A physical therapist uses many different techniques to heal an injury or treat a condition. These techniques are often called modalities. All of the modalities are chosen for a specific desired effect—like pain or inflammation reduction.
Exercise is one of the most commonly used modalities in physical therapy. It is non-invasive and can strengthen a patient’s muscles, increase flexibility and range of motion. Beyond the clinic setting, exercise is prescribed to do at home as well.
Ultrasound is another therapeutic modality using ultrasound waves that penetrate the patient’s soft tissues to relax the muscles. This modality is non-invasive and is often paired with exercise and stretching for the treatment of many conditions.
Electrical stimulation, or e-stim, uses electrodes strategically placed on a person’s body to stimulate muscle contraction or deliver pain-relieving medication using low-level electrical currents. Iontophoresis is a type of e-stim specifically used for medicating a patient through his or her skin.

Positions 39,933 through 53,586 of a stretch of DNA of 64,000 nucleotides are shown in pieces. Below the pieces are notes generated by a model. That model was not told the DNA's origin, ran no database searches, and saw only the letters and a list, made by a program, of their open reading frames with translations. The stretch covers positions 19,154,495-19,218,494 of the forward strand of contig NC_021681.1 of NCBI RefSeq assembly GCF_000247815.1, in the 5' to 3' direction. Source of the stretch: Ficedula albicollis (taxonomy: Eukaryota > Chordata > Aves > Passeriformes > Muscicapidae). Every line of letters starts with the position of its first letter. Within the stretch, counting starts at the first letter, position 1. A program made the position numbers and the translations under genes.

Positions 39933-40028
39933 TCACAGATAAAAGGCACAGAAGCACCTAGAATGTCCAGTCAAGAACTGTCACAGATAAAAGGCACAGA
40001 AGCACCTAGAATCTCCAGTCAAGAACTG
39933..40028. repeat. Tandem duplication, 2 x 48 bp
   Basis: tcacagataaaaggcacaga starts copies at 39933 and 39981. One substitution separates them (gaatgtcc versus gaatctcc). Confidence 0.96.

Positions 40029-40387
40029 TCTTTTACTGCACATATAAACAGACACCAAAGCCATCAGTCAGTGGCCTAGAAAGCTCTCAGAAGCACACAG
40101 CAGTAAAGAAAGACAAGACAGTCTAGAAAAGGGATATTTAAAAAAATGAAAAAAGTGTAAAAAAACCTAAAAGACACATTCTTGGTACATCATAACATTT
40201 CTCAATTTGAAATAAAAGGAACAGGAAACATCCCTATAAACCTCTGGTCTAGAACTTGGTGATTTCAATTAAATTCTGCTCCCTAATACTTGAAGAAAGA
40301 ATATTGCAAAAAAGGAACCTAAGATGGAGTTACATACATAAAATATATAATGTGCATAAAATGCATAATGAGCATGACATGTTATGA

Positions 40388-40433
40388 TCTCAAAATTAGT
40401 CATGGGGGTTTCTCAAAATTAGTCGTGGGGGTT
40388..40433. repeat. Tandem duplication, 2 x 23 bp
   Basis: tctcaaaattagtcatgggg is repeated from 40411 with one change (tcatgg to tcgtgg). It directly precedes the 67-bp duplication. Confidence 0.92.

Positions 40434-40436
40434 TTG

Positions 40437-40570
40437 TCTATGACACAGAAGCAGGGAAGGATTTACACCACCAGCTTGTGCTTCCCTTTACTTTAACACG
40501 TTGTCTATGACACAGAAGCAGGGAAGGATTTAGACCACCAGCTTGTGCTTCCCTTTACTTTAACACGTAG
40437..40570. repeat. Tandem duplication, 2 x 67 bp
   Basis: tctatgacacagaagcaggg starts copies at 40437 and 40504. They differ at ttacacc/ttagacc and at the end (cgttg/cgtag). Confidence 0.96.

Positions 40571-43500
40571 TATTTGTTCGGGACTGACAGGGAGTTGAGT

You might have heard of heat or cold therapy. Both modalities are commonly used and can reduce inflammation and ease muscle spasms. Massage is another common modality used for pain relief and improved circulation.
A physical therapist might also use a whirlpool, i.e., hydrotherapy, to reduce inflammation, and relax muscles. When a patient is faced with mobility issues, an assistive device (like a cane, or walker) might also be used as a modality to help the patient recover with reduced stress on his or her joints, and more stability. A therapist might use only one modality—or all of the above—for treating a variety of conditions and injuries.